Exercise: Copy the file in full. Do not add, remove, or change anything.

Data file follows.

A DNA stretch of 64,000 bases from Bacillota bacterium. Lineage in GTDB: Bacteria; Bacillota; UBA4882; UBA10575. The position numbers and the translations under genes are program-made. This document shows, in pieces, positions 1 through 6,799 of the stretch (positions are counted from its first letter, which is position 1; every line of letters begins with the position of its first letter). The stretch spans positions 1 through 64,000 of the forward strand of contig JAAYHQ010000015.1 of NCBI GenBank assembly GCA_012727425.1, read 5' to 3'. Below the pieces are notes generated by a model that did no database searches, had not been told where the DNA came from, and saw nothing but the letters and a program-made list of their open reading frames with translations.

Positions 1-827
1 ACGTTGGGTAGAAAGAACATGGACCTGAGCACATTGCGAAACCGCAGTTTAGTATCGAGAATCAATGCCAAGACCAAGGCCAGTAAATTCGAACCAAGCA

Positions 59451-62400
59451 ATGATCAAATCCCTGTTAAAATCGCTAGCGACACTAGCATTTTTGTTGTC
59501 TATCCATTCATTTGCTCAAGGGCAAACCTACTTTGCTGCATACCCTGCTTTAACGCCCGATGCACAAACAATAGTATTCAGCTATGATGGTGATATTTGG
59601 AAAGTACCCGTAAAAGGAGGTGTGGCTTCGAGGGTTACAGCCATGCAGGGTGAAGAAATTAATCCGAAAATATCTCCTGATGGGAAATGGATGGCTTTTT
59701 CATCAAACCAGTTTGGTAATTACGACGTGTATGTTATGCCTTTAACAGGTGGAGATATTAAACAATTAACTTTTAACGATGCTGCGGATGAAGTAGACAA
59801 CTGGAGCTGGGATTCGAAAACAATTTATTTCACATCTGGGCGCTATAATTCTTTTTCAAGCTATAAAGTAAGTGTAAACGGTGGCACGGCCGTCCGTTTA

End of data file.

A DNA stretch of 64,000 bases from Bacillota bacterium. Lineage in GTDB: Bacteria; Bacillota; UBA4882; UBA10575. The position numbers and the translations under genes are program-made. This document shows, in pieces, positions 1 through 6,799 of the stretch (positions are counted from its first letter, which is position 1; every line of letters begins with the position of its first letter). The stretch spans positions 1 through 64,000 of the forward strand of contig JAAYHQ010000015.1 of NCBI GenBank assembly GCA_012727425.1, read 5' to 3'. Below the pieces are notes generated by a model that did no database searches, had not been told where the DNA came from, and saw nothing but the letters and a program-made list of their open reading frames with translations.

Positions 1-827
1 ACGTTGGGTAGAAAGAACATGGACCTGAGCACATTGCGAAACCGCAGTTTAGTATCGAGAATCAATGCCAAGACCAAGGCCAGTAAATTCGAACCAAGCA

Positions 59451-62400
59451 ATGATCAAATCCCTGTTAAAATCGCTAGCGACACTAGCATTTTTGTTGTC
59501 TATCCATTCATTTGCTCAAGGGCAAACCTACTTTGCTGCATACCCTGCTTTAACGCCCGATGCACAAACAATAGTATTCAGCTATGATGGTGATATTTGG
59601 AAAGTACCCGTAAAAGGAGGTGTGGCTTCGAGGGTTACAGCCATGCAGGGTGAAGAAATTAATCCGAAAATATCTCCTGATGGGAAATGGATGGCTTTTT
59701 CATCAAACCAGTTTGGTAATTACGACGTGTATGTTATGCCTTTAACAGGTGGAGATATTAAACAATTAACTTTTAACGATGCTGCGGATGAAGTAGACAA
59801 CTGGAGCTGGGATTCGAAAACAATTTATTTCACATCTGGGCGCTATAATTCTTTTTCAAGCTATAAAGTAAGTGTAAACGGTGGCACGGCCGTCCGTTTA